we ought to be as benevolent brothers. "Q. Is it true that the festival of St.
John is celebrated in the lodges, and that Masons have chosen him for their
patron? "A. Yes. "Q. What worship is rendered him in celebrating his festival?
"A. None; that it may not be mingled with profane things. This celebration is
confined to a fraternal repast, after which a discourse is read, exhorting the
guests to beneficence towards their fellow creatures, in honour of God, the
Great Architect, Creator, and Preserver of the Universe. "Q. Is it true that
the sun, moon, and stars are honoured in the lodges? "A. No. "Q. Is it true
that their images or symbols are exposed? "A. Yes. "Q. Why are they used? "A.
In order to elucidate the allegories of the great, continual, and true light
which the lodges receive from the Great Architect of the world, and these
representations belong to the brethren, and encourage them to be charitable.
"Q. M. Tournon will observe that all the explanations he has given of the
facts and ceremonies which take place in the lodges are false and different
from those which he voluntarily communicated to other persons worthy of
belief; he is, however, again invited by the respect he owes to God and the
Holy Virgin to declare and confess the heresies of indifferentism, the errors
of superstition which mingle holy and profane things, and the errors of
idolatry which led him to worship the stars: this confession is necessary for
the acquittal of his conscience and the good of his soul; because if he
confesses with sorrow for having committed these crimes, detesting them and
humbly soliciting pardon (before the fiscal accuses him of these heinous sins)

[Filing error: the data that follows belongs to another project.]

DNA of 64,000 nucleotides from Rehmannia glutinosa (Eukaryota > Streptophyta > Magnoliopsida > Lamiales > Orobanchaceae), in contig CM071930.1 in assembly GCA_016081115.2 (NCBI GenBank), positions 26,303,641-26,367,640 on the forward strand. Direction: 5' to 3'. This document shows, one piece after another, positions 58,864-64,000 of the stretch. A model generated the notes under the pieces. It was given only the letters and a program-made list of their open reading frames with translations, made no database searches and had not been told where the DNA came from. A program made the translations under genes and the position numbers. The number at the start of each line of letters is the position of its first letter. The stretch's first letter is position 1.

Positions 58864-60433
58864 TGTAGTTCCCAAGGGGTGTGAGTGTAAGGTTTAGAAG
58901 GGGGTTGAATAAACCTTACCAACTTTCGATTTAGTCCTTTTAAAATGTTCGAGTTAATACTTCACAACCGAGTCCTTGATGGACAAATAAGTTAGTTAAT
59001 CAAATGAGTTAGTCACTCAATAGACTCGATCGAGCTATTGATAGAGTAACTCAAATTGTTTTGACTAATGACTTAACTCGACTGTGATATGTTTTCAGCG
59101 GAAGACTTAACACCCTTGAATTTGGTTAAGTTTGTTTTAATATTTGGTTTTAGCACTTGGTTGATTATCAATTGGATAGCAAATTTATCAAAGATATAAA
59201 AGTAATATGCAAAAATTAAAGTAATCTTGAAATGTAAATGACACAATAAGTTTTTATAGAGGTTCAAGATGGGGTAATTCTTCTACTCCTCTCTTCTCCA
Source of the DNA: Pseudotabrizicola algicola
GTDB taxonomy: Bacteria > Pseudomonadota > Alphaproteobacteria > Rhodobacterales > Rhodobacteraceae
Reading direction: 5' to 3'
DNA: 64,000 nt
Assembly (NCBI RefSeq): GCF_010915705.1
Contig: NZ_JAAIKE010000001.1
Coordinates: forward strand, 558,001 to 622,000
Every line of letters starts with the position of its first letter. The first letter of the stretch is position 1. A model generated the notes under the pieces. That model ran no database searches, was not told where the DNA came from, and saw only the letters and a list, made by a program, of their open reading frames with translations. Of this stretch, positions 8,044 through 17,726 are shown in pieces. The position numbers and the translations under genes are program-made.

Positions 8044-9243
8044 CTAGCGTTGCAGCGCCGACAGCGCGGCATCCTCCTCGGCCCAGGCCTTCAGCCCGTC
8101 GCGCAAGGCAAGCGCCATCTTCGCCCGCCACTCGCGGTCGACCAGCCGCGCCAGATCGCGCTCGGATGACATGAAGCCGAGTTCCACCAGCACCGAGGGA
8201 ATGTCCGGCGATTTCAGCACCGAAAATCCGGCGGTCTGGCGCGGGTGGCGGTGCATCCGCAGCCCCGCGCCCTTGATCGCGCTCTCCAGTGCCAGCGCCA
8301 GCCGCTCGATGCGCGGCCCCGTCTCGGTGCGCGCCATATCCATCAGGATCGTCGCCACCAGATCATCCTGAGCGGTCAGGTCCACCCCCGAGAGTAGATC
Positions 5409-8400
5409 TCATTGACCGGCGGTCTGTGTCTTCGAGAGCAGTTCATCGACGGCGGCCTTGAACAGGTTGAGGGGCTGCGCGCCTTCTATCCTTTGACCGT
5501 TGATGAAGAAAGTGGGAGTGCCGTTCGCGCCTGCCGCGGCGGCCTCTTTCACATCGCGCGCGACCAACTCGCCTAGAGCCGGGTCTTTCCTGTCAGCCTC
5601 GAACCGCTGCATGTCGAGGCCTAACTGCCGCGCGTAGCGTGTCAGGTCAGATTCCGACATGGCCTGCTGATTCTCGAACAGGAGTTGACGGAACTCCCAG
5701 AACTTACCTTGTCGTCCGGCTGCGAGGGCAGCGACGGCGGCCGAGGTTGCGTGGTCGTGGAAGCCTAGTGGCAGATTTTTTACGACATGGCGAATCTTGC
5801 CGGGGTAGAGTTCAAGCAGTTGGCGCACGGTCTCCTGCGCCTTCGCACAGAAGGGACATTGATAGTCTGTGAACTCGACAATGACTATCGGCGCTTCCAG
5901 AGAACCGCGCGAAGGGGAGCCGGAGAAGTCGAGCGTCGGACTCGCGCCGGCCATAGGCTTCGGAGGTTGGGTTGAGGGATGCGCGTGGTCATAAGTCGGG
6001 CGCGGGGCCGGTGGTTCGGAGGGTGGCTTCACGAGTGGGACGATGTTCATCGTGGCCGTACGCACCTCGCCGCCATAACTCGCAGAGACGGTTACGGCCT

the holy tribunal will be permitted to exercise towards him that compassion
and mercy which it always displays to repentant sinners; and because he is
judicially accused, he must be treated with all the severity prescribed
against heretics by the holy canons, apostolic bulls and the laws of the
kingdom. "A. I have declared the truth and if any witnesses have deposed to
the contrary, they have mistaken the meaning of my words, for I have never
spoken on this subject to any but the workmen in my manufactory, and then only
in the same sense convey by my replies. "Q. Not content with being a
Freemason, you have persuaded other persons to be received into the Order, and
to embrace the heretical pursuits and pagan errors into which you have fallen.
"A. It is true that I have requested these persons to become Freemasons,
because I thought it would be useful to them if they travelled into foreign
countries, where they might meet brethren of their Order who could assist them
in any difficulty; but it is not true that I encouraged them to adopt any
errors contrary to the Catholic faith, since no such errors are to found in
Freemasonry, which does not concern any points of doctrine. "Q. It has been
already proved that these are not chimerical; therefore let M. Tournon
consider that he has been a dogmatizing heretic, and that it is necessary that
he should acknowledge it with humility, and ask pardon and absolution for the
censures which he has incurred; since if he persists in his obstinacy he will